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Scheme 3.5.3. APP amino acid sequence close to the cleavage sites and point mutations in A/ annotation.

F45 Stockholm

G45 London a g y

G arctic quired to coordinate and deprotonate water to supply the nucleophilic hydroxyl anion (Scheme 3.5.2), which leads to the tetrahedral intermediate B. Collapse of the hydrated amide releases both a new C-terminal acid and a new N-terminal amine, as in C. Any precursor which gives way to more stable hydrates, e.g. ketones as in D, will interfere with hydrolysis. Electron deficiency of the ketones will stabilize the hydrate even further, therefore a,a-difluoroketones are well established aspartic protease inhibitors. A wide range of isosteric amide replacements was identified from natural protease inhibitors (1, pepstatin, Scheme 3.5.4) or resulted from insightful design. These dipeptide mimetics can be cited in a shorthand version using the three-letter amino acid code to indicate the junction: -C(aaj-aa2)-. The hydroxyethylene isosters E and F were inspired by naturally occurring peptide mimetics, which are known to inhibit aspartic proteases. The specific placement of this pseudo-intermediate between the aspartic acid and the hydrolytic water is reflected by the different stereochemistry of the alcohols in E and F. The neighboring amino acids have to be adapted to the individual requirements of the targeted as-partic protease, be it renin, HIV-protease, plasmepsin, or ¡-secretase.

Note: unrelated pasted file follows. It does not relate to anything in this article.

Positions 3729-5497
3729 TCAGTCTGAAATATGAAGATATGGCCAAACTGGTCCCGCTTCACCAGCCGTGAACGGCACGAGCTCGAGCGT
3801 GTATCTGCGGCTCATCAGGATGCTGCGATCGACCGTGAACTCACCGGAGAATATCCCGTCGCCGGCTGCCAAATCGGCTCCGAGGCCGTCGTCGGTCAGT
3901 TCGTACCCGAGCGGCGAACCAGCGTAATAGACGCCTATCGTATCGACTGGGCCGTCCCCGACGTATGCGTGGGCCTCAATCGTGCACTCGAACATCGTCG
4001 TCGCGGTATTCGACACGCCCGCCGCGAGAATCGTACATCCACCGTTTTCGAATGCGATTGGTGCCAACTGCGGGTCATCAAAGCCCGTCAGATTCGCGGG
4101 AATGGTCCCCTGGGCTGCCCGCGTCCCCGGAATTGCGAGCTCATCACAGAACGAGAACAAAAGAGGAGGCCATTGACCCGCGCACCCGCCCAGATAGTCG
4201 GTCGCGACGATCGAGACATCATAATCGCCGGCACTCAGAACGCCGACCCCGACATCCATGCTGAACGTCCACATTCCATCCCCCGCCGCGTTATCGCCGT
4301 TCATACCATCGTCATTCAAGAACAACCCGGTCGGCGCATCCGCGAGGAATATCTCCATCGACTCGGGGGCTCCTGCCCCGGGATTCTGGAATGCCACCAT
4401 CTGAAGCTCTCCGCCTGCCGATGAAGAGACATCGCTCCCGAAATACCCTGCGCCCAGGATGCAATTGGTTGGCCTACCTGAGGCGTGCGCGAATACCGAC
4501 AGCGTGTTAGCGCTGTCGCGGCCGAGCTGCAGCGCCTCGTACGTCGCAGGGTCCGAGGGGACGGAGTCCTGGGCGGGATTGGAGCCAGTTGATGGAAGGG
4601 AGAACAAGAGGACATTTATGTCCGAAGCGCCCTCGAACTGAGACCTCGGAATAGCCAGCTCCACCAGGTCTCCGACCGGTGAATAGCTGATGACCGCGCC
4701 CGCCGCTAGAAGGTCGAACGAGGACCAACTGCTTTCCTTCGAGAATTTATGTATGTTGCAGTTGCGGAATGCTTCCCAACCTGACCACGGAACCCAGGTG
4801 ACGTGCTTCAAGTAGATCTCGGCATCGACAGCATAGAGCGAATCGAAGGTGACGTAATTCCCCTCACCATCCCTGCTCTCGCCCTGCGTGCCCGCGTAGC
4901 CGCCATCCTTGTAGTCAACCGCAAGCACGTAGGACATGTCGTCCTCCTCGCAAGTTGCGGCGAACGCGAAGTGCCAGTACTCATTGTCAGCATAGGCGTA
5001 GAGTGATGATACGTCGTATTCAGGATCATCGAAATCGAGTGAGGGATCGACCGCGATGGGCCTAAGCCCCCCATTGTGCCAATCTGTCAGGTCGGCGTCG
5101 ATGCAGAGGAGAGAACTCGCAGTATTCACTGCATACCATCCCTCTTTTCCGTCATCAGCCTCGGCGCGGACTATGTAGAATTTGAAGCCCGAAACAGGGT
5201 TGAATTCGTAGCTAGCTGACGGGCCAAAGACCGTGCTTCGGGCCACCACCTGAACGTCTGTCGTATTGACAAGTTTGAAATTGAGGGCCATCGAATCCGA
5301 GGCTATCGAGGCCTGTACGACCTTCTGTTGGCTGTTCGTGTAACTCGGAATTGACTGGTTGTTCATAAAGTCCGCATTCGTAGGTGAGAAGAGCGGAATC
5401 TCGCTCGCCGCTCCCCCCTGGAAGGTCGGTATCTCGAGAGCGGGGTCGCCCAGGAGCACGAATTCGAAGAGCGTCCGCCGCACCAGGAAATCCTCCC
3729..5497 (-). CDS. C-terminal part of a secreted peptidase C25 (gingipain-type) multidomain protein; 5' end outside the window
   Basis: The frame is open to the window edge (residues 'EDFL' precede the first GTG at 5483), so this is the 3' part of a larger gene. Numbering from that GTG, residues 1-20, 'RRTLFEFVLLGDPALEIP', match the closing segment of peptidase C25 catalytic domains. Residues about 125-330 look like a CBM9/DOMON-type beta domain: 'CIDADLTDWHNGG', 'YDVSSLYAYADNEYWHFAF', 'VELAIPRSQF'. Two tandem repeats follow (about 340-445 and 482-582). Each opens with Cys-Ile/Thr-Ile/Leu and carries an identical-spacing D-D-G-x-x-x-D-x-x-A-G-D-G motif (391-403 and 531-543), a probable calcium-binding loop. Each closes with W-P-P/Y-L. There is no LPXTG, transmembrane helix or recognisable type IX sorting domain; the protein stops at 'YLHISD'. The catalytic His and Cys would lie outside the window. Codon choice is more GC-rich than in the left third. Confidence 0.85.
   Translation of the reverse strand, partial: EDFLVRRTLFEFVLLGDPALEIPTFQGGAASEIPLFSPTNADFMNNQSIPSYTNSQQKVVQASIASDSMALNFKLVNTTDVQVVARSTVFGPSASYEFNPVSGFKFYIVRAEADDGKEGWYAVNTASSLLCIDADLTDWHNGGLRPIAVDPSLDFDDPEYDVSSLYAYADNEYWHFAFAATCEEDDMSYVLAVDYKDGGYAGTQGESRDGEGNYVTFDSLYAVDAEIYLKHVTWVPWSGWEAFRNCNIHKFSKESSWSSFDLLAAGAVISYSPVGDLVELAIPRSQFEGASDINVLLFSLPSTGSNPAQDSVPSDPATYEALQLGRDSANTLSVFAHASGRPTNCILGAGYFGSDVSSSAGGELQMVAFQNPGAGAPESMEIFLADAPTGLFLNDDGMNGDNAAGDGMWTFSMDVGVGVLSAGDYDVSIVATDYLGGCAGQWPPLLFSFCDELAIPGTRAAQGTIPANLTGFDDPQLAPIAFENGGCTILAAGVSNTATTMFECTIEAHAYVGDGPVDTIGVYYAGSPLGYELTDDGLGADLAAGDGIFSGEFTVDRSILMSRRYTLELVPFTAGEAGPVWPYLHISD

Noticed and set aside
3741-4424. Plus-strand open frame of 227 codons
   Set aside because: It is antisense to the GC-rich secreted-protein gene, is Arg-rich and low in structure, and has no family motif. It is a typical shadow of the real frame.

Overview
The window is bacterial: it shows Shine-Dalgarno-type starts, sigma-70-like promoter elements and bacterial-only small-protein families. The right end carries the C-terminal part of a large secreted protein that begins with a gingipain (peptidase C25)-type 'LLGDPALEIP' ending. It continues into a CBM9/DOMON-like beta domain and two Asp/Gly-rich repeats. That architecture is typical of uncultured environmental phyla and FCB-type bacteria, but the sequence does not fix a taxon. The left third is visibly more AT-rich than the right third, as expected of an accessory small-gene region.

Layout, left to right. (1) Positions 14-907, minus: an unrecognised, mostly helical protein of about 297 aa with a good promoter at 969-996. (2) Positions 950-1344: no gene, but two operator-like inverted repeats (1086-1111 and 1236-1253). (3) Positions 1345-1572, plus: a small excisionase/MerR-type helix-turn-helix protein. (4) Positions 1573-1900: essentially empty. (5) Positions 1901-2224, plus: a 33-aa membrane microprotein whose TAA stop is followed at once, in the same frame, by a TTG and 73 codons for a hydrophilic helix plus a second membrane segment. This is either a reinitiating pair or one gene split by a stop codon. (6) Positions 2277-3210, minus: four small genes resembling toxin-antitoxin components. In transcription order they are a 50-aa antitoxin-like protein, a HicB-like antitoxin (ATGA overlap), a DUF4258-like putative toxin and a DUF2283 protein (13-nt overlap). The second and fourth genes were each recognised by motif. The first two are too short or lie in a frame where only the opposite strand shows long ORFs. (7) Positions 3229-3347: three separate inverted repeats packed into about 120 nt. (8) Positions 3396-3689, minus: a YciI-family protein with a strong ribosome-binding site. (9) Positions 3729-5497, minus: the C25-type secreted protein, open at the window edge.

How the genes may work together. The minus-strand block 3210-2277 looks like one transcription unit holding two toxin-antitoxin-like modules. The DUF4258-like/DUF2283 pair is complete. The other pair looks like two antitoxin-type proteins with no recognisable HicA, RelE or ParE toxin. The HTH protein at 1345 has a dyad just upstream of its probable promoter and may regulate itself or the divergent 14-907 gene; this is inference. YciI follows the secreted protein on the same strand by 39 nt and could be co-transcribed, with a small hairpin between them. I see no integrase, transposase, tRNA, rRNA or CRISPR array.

The high affinity complex of Glu-Val-Asn-C(Leu-Ala)-Ala-Glu-Phe (3, OM99-2) with ¡-secretase results in complete inhibition of ¡-secretase activity and enabled crystallization and structure determination at 1.9A resolution (Figures 3.5.1 and 3.5.2) [22, 23]. The subsite specificity was established by determination of cleavage rates of combinatorial substrate mixtures and resulted in the discovery that Glu-Leu-Asp-C(Leu-Ala)-Val-Glu-Phe was the most potent inhibitor (Ki 0.31 ra) of ¡secretase. Recently a second member of the BACE family with high similarity was identified - BACE2 (also called memapsin 1), which causes additional cleavage reminiscent of a-secretase activity [24].

The pharmacological evidence compiled for y-secretase is indicative of the activity of an aspartic protease requiring at least one additional cofactor. The location of the active site within the membrane makes y-secretase quite unique. Currently, there is only one precedent for a similar, tricky enzyme, signal peptidase, which shares several features and most of the problems associated with inner-membrane location [25]. It will not, unfortunately, be easy to isolate and purify the membrane-stabilized protease while retaining its activity. It has, therefore, so far escaped crystallization and X-ray structure determination. Mutation analysis of the two conserved aspartic acids of all presenilins supports their key role in y-secretase

Scheme 3.5.4.

3.5.2 b-Secretase Inhibitors I 269

activity, however. There is, moreover, evidence for an autoproteolytic mechanism, which is required to deliver active presenilin. The presenilin sheds the exon E9 (Scheme 3.5.7, below) in this cleavage and simultaneous maturation towards active y-secretase. A proposal for the arrangement of the transmembrane helices has been made, but it does not fully explain the observed cleavage pattern [26]. A rudimentary scheme for the eight membrane-spanning domains is depicted below.

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